As expected, the Federal Reserve hiked the federal funds rate three-quarters of a percentage point on last month - the largest increase in nearly three decades. And it’s clear more rate hikes are coming, as the Fed tries to combat inflation still being at 40-year highs. With rising interest rates here to stay, it’s important to invest with that backdrop in mind.
During periods of rising interest rates, you may consider a realignment in your portfolio, to take advantage of stocks that tend to do well during those periods. That includes utility stocks; financials, which see margin expansion as rates rise; and consumer discretionary stocks, including automobile, retail (not necessarily the brick-and-mortar stores), restaurants and luxury goods.
But one sector that shouldn’t be discounted—but often is due to misinformation—is Real Estate Investment Trusts (REITs). Many investment pros sound the alarm on REITs in rising interest rate conditions, making investors fear not only the loss of generous dividends, but also potential stock collapses. That misconception is far from the truth.
REITs and Rising Interest Rates
Why? It’s based on the assumption that as rates rise, REIT profits will erode, and stock prices will decline. In theory, that looks right, as generally, when rates rise in a fixed income instrument like a bond, prices generally fall. And with mortgage REITs, that’s usually true. They are leveraged to the hilt, so rising interest rates will usually negatively impact their prices. But for equity REITs, that notion doesn’t prove out.
The following graph was published in Forbes a few years ago, but it’s still relevant to learn from. It plotted monthly data over 10 years between 10-year U.S. Treasury Futures and the MSCI US REIT Index (RMZ) and indicated that while there is some correlation between rate hikes and REIT price declines, the most significant correlation is when rates suffer a sharp hike. In contrast, with gradual rate increases, the correlation declined. That’s because gradually rising interest rates indicate an improving economy, and for REITs, that can mean rising rents and lower vacancy rates, which leads to more profits, and better stock prices.
For the investor, however, when rates begin to rise, REIT investors tend to panic, and that may cause REIT prices to temporarily slide—a buying opportunity, in my opinion.
So, the question is, which REIT categories will likely do just fine as interest rates continue to rise in the months (and likely year) to come?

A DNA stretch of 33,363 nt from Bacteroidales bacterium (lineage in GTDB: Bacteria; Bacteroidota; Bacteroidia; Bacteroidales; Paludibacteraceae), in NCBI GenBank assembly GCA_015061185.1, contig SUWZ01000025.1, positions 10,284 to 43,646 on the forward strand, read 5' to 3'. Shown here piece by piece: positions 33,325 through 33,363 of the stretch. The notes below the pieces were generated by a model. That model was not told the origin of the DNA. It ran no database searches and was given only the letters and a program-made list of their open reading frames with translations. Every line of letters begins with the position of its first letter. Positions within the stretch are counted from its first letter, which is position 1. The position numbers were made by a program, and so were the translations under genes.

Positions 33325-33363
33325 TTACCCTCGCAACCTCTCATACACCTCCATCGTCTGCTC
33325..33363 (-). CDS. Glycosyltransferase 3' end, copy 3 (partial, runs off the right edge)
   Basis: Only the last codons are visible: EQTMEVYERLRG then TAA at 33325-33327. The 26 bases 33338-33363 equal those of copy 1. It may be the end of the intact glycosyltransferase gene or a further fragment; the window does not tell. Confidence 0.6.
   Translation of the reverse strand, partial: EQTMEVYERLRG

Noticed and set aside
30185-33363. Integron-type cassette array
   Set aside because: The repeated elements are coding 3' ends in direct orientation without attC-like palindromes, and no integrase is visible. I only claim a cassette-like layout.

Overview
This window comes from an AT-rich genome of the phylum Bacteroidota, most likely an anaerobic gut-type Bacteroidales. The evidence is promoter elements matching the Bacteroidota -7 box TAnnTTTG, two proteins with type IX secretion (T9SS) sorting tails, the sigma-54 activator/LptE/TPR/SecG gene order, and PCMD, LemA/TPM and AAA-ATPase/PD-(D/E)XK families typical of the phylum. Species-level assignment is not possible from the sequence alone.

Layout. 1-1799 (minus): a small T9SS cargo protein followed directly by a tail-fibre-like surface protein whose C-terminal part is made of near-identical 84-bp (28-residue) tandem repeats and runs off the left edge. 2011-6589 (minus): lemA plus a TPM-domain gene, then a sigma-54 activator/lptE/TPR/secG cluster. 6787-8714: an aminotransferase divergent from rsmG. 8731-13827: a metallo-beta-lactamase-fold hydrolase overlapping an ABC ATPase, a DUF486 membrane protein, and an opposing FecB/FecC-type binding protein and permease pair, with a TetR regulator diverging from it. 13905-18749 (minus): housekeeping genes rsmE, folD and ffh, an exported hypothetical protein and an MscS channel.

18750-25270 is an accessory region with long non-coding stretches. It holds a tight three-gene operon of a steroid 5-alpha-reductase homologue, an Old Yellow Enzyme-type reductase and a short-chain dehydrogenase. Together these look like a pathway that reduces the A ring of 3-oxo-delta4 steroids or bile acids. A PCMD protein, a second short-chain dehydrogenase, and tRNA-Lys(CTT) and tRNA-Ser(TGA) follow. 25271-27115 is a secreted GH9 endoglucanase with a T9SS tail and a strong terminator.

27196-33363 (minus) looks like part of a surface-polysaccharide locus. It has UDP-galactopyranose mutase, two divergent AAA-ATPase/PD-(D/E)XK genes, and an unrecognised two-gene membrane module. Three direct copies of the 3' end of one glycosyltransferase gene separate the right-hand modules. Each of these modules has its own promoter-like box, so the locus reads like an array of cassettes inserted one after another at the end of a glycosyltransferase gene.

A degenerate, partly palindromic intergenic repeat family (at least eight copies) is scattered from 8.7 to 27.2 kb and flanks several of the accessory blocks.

3 Types of REITs to Buy During Rising Interest Rates
I mentioned mortgage REITs a moment ago, and for the most part, they are not the investments to hold during rate increases. However, the same cannot be said for commercial mortgage REITs. That’s because they tend to borrow at fixed interest rates and lend at variable rates, so their borrowing costs remain fixed, but the lending income rises as rates go up. One caveat, however, is that investors should be aware that rising rates can increase default rates which can lead to dividend cuts. Consequently, it will benefit you to keep a close eye on any commercial mortgage REIT that you own.
Hotel REITs are the most volatile as compared to the S&P 500, which makes sense, as they are also very economically-dependent, but the least volatile when it comes to yield, and that’s because their cash flow is short-term. As long as the economy improves, hotel REITs should also, as consumer discretionary buying rises.
Net Lease REITs show the most volatility to yields, as their long-term contracts—while inflation-adjusted—may not keep up with quick rate rises, but they are the least volatile, compared to the S&P, because they have long-term steady cash flow. But these REITs have been known for dividend safety, good steady income, with decent rates, so gradual rate increases shouldn’t bother them too much.
So, it’s obvious your investing decision in REITs is not just a function of beta. It’s a bit more involved. While rates and economic factors are important, investors must also pay attention to the fundamentals. That means a bit of research, including:
- Funds from operations (FFO): compare four quarters of FFO to the REIT’s annual dividend payments. That is the dividend coverage ratio, which should be more than 1:1, meaning the REIT is earning more than it pays out in dividends.
- Dividend track record—is it stable? Has the dividend been cut?
- Review the portfolio, including the vacancy rate history, credit ratings of its holdings, and diversification.
- Valuation of REITs is every bit as important as with any other stock. It’s best not to overpay; that way, you get the benefit of appreciation plus a handsome and steady cash flow.
If your REIT idea meets most of these criteria, exhibiting fundamental strength and value, then this may be an opportune time to add some steady cash flow to your portfolio.
What types of stocks do you buy when you see rising interest rates? Which ones do you sell? Leave a comment below and share your perspective.
This post has been updated from an original version, published in 2018.